Gordon Storrs, the chairman of the Utah Log Cabin Republicans, is on Huntsman’s transition team.


Yes, Virginia, There is a Santa Claus

Congressman Ed Schrock, 63, a conservative Republican from the Tidewater area of Virginia, did not seek re-election after Mike Rogers’ website posted tapes of him soliciting sex from “discreet” men through a gay phone service. But Schrock is not leaving the Capitol. He is going to work as a staffer for Rep. Thomas Davis, another Virginia Republican, on the House Government Reform Committee.

Schrock never addressed the issue of the sex tape, but did show up to vote in favor of the Federal Marriage Amendment that would ban same-sex marriage and forbid state courts from granting marital benefits to gay couples.


Housing for Old Gays and Lesbians in L.A.

Gay & Lesbian Elder Housing is planning an $18.6 million building in Hollywood with 104 units for older LGBT folks with 30 percent of the units set aside for people who are homeless, at risk or who have HIV/AIDS. The group just received a $1 million grant from the Annenberg Foundation for the project, set to open in summer 2006. Wallis Annenberg, the vice president of the foundation, also kicked in $200,000 of his own money to build a pool for the gay elders at what will be called Encore Hall.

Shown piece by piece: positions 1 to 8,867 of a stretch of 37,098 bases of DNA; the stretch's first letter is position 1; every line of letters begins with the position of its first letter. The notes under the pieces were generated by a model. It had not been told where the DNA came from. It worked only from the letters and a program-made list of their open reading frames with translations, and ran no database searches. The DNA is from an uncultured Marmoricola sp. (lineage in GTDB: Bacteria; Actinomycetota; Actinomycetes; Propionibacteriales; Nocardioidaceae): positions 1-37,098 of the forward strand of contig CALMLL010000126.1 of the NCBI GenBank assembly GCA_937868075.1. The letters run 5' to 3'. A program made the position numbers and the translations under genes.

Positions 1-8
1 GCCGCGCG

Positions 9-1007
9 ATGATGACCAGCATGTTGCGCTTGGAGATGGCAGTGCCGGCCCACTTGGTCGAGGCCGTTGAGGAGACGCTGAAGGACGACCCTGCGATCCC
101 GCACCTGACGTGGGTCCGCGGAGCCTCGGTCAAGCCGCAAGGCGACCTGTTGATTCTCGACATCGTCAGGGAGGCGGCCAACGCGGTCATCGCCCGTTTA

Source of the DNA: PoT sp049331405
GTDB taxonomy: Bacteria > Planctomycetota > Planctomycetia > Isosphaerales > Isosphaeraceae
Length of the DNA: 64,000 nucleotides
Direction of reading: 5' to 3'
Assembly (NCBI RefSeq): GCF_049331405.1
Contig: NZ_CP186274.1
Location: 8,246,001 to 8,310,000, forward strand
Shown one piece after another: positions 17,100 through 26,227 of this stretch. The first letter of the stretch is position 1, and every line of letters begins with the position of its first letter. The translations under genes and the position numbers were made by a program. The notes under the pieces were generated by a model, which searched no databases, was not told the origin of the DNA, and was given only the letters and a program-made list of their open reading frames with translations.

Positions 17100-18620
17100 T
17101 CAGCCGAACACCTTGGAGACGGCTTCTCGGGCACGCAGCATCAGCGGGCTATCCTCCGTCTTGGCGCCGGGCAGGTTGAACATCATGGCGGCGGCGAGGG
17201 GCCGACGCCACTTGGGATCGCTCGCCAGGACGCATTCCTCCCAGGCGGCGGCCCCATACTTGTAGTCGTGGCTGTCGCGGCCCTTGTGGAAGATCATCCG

It will be “the nation’s first nonprofit affordable housing development that includes a community service center supporting the needs of gay, lesbian, bisexual, and transgender older adults—both residents and nonresidents,” KNBC reported.


Merry Christmas from the Holy Father

Pope John Paul II used the holidays to take another shot at gay relationship recognition. “Attacks on marriage and the family, from an ideological and legal aspect, are becoming stronger and more radical every day,” the pontiff said. “Who destroys this fundamental fabric causes a profound injury to society and provokes irreparable damage.”